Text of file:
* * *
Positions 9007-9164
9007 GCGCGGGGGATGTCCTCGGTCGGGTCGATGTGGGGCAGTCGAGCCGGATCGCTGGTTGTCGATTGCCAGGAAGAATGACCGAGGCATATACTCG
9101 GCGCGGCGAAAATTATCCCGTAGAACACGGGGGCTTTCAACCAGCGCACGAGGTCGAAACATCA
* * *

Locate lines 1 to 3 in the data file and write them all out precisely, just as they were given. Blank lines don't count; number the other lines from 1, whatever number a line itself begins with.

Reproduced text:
Positions 9007-9164
9007 GCGCGGGGGATGTCCTCGGTCGGGTCGATGTGGGGCAGTCGAGCCGGATCGCTGGTTGTCGATTGCCAGGAAGAATGACCGAGGCATATACTCG
9101 GCGCGGCGAAAATTATCCCGTAGAACACGGGGGCTTTCAACCAGCGCACGAGGTCGAAACATCA